The special contains never-before-seen video shot by salvage crews as they battled to move close to the burning rig.

Nat Geo will broadcast a one hour special entitled “Gulf Oil Spill” Thursday, May 27 at 9 pm on the National Geographic Channel.

Read more: http://channel.nationalgeographic.com/episode/gulf-oil-spill-5488/Overview#ixzz0oX7gY7Sr

May 13, 2010

Oiled Pelican: Before wash and after cleaning

After capture, an oiled Brown Pelican, left, awaits washing at the Fort Jackson, Louisiana Oiled Wildlife Center. The same pelican, right, a few days later after it was washed at the Gulf Oil Spill Wildlife Response in May 2010.

After stabilzation, a health exam and supportive care we use a 1% Dawn dishwashing solution to clean birds of petroleum products.

April 29, 2010

Coast Guard: Gulf spill larger than first reported

The news doesn’t get any better for the Gulf of Mexico oil spill. The U.S. Coast Guard says its five times larger than previous estimates. The leak is now spilling 5,000 barrels — or 210,000 gallons — of crude oil a day, not a 1,000 barrels that was originally reported.

During a Wednesday night press conference, Coast Guard Rear Admiral Mary Landry confirmed that a third leak on the sunken drilling rig had been discovered. The oil platform exploded and sank in the Gulf on April 20 about 50 miles off the Louisiana coast.

The threat of a massive environmental disaster is becoming a very real concern. The oil, from a well nearly a mile underwater, could enter the fragile estuaries and marshes of southern Louisiana by Friday afternoon. If it hits Mississippi, it will likely do so over the weekend. (Click on map, above, to see area affected)

Jay Holcomb, International Bird Rescue’s executive director says “IBRRC is still on alert and we’ll let everyone know when we’ve been activated.”

Bird species at risk along the fragile gulf coast include Louisiana’s state bird, the brown pelican. Their breeding season has just started.

According to reports from the National Audubon Society, “Important Bird Areas” or IBAs that could be threatened by the slick include, Chandeleur Islands IBA and Gulf Islands National Seashore IBA in Louisiana and Mississippi; also in Louisiana, the Delta National Wildlife Refuge and Pass-a-Loutre Wildlife Management Area.

Meanwhile engineers continue to work feverishly the cap the well but have been unable to stem the underwater gush of oil. The drilling rig, Deepwater Horizon, exploded nine days ago and sank in 5,000 feet of water. More than 100 workers scrambled off the burning rig in lifeboats. 11 workers are missing and presumed dead.

News reports say that up to 4 million gallons of oil may end up in gulf waters from the BP leased well. The Exxon Valdez spill, the nation’s worst, spilled 11 million gallons in Alaska waters in 1989.

The Coast Guard and other agencies have setup a Deepwater Horizon Response web site: http://www.deepwaterhorizonresponse.com/go/site/2931/ The site has maps (above), command center reports and photos.

Also see:

The Oil Spill: Wildlife at Risk: New York Times Map

USA Today Interactive Map: How the oil spill grew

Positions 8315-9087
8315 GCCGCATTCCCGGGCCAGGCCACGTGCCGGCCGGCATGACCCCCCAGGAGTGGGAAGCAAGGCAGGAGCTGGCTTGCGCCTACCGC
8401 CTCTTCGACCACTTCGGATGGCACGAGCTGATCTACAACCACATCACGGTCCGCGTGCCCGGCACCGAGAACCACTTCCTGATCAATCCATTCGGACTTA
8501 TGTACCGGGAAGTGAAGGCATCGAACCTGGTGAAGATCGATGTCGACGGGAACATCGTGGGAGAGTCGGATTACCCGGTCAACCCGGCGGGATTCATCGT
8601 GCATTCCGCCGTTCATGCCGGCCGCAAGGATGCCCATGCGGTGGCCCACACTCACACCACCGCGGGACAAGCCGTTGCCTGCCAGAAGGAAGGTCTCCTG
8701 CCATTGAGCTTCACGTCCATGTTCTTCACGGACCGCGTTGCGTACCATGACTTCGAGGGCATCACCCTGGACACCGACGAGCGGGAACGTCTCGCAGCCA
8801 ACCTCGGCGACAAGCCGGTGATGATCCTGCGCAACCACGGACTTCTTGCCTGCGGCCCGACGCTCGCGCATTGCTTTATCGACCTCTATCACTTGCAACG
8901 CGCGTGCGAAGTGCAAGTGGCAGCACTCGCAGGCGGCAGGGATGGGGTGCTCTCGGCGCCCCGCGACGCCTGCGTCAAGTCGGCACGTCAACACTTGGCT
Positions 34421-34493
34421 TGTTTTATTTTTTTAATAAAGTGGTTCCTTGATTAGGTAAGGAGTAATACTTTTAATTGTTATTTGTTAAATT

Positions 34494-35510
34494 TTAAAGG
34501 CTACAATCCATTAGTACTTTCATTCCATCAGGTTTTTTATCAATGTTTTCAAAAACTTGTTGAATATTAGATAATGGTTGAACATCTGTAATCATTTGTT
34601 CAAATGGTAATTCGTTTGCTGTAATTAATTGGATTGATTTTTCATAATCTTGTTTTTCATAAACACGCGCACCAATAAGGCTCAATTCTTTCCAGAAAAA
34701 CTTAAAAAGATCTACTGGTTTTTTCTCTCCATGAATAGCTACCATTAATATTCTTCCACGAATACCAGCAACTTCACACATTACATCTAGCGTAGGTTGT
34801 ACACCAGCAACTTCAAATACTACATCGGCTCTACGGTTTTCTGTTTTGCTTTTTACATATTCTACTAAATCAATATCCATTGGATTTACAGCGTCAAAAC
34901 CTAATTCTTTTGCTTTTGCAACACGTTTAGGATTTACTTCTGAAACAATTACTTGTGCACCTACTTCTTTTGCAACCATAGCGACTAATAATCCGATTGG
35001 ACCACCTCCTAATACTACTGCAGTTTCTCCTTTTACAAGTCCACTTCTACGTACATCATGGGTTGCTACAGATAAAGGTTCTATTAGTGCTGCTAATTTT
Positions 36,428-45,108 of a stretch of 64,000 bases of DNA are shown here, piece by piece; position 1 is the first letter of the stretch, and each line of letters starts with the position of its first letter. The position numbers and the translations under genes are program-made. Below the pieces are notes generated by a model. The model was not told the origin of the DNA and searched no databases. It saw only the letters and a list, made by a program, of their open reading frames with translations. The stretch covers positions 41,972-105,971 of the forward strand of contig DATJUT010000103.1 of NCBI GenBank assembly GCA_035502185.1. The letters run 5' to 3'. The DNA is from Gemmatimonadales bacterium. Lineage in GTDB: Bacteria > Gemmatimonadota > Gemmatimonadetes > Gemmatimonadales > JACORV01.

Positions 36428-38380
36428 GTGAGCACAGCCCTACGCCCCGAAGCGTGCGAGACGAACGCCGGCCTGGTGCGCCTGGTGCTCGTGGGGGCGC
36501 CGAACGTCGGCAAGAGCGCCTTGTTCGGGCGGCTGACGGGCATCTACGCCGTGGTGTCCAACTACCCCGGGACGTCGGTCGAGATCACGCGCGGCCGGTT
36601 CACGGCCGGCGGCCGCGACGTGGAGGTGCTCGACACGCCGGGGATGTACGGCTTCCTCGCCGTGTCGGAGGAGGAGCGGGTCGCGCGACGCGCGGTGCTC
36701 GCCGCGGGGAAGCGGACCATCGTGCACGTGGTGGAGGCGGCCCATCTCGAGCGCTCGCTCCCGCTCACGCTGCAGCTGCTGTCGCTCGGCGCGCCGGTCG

April 16, 2010

Chinese crewmen arrested over Barrier Reef oil spill

This week Australian authorities arrested and charged the master and officer on watch of the Chinese coal carrier that ran aground on the Great Barrier Reef.

The ship veered off course in early April in what the government has said was a dangerous and potentially catastrophic effort to save time on the ship’s voyage. The ship strayed about 15 nautical miles from regular shipping lanes before plowing full speed into Douglas Shoal on April 3. The ship leaked about 1,000 gallons of oil spread over 2 miles.

Workers successfully this week moved the 750-foot Shen Neng 1 coal transport ship off the shoal without adding to the current slick.

April 6, 2010

Oil spill hits Australia’s Great Barrier Reef

Australian authorities are scrambling to stabilize a Chinese-registered coal ship that run aground Saturday and is leaking oil inside the Great Barrier Reef Marine Park.

The sudden impact ruptured the 700-foot ship’s fuel tanks and spilled approximately 1,000 gallons of heavy fuel oil into surrounding waters. Fears of the ship breaking up and causing more damage prompted officials to activate a national oil spill response plan.

Most shipping companies use low-grade fuel because it’s cheap. The sludge like oil needs to be heated before being injected into engines. If it spills, it tends to be more difficult to clean up as it coats birds and other ocean animals, corals and sandy beaches in a gooey mess.

The Shen Neng 1 was hauling more than 65,000 tons of coal and carrying 300,000 gallons of heavy fuel oil it carries to run its engines. It struck the reef at full speed late Saturday in a restricted zone of the marine park near Great Keppel Island off the east coast of Queensland state – about 340 miles north of Brisbane.

Officials have also raised the possibility the ship was taking a shortcut through the marine park.

Media reports

Los Angeles Times story

Photos: Maritime Safety Queensland

April 1, 2010

Latest update on Pelican crisis: Video report

Since January 1, 2010, IBRRC has treated nearly 550 pelicans at its two bird rescue centers in California.

Jay Holcomb, IBRRC’s Executive Director updates viewers on the cause and treatment of the Brown Pelican collected starving, wet and cold in Southern and Central California. A total of 322 birds have been returned to the wild.

To date at both centers, the total numbers of pelicans include:

545 Treated

322 Released

165 Died/Euthanized

90 In care

March 6, 2010

Theodore Cross and his pursuit Of ‘Waterbirds’

NPR had a very fine remembrance this week of Theodore Cross, bird lover, photographer and author of “Waterbirds” an exceptional photo book that is on our favorites list.

Cross died February 28, 2010 of heart failure, following a fall at his home in Sanibel, Fla.